Knowledge of how an organism looks, behaves and functions, i.e., its 'phenotype', is central to interpreting the interaction of underlying genes and environmental effects. Representing phenotype in a way that can be linked to thousands of molecular genetic and environmental databases, however, remains difficult. The goal of this project is to establish a network of experts on plant and animal phenotypes and on computer representation methods (ontologies) from communities that are independently developing ways to represent and share phenotypic data. Through this Research Coordination Network, scientists will be brought together and their activities coordinated to: (1) develop standards and best practices for accurate phenotype representations; (2) build key reference ontologies for plants, vertebrates, and arthropods; and (3) cross reference these ontologies so that key data can be easily shared and accessed.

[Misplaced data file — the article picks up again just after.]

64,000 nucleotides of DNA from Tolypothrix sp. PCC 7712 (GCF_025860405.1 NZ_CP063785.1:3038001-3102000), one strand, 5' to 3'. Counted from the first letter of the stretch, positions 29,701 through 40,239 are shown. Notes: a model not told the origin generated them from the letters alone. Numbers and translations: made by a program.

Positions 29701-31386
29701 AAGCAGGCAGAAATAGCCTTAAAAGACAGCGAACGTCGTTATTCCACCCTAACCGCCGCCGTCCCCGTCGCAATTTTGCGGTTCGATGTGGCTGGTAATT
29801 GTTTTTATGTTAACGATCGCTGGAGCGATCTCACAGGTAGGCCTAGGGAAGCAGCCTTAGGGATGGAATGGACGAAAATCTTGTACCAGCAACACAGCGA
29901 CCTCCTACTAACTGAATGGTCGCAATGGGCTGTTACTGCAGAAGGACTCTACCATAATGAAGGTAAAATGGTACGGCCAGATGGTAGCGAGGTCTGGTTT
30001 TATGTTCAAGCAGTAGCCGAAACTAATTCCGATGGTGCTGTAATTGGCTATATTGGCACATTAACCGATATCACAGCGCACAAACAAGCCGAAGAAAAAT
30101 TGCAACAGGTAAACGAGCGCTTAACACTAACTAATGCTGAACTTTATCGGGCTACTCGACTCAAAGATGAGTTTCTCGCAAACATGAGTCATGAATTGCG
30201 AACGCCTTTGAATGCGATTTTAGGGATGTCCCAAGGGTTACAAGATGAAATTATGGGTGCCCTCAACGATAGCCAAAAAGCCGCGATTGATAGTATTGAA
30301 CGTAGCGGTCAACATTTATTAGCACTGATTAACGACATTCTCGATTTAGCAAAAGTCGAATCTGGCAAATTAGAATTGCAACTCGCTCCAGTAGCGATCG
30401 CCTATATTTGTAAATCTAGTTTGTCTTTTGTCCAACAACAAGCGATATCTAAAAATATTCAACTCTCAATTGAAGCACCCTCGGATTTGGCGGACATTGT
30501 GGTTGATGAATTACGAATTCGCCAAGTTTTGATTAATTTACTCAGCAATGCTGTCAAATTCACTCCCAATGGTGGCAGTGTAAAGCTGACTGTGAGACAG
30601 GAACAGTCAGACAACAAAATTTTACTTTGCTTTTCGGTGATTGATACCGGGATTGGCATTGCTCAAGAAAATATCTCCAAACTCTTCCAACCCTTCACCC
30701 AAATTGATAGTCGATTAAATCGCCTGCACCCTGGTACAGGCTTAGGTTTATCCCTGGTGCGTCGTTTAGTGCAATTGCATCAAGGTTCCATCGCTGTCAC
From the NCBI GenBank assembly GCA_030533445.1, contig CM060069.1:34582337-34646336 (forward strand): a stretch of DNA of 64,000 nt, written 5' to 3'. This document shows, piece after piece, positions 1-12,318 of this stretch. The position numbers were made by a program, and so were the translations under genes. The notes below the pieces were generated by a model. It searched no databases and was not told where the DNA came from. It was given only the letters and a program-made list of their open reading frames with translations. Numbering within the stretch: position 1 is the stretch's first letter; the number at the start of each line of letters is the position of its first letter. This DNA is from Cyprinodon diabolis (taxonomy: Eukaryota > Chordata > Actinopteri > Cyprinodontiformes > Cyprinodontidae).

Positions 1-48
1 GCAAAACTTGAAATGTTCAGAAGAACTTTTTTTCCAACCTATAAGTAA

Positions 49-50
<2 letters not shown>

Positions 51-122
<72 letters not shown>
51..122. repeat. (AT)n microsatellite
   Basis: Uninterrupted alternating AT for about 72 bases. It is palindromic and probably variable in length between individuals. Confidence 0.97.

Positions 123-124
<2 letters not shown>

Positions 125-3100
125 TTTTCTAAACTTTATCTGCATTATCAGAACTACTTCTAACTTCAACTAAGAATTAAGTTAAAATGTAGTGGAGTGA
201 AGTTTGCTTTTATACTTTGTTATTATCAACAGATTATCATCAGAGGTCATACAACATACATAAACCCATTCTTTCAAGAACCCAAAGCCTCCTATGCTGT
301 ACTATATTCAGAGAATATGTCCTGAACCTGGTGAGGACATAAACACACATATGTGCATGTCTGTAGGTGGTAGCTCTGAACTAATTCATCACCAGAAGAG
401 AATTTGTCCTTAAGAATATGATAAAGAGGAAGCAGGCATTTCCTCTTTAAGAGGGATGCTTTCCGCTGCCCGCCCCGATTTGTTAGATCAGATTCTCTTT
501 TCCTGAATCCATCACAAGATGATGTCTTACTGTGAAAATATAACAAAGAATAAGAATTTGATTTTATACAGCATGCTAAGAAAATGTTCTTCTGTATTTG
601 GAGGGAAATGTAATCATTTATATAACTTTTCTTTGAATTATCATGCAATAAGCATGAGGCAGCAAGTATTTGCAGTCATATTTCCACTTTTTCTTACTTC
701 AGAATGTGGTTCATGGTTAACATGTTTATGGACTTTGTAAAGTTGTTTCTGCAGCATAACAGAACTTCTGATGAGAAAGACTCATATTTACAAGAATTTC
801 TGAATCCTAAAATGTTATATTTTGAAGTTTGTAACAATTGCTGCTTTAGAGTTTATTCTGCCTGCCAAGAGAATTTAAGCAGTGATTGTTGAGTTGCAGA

Coordinating scientific efforts so that effective linkages are built into databases from the outset is an efficient and economical mechanism to develop a data network. Plants and animals show complex integration across genes, phenotype and environment, and a network of these data will enable rapid scientific discovery and progress. This project also will reach out to scientists who can use the data, help them link to it, and educate their communities about these computational methods and their utility.
|Effective start/end date||10/1/10 → 9/30/16|
- National Science Foundation: $498,652.00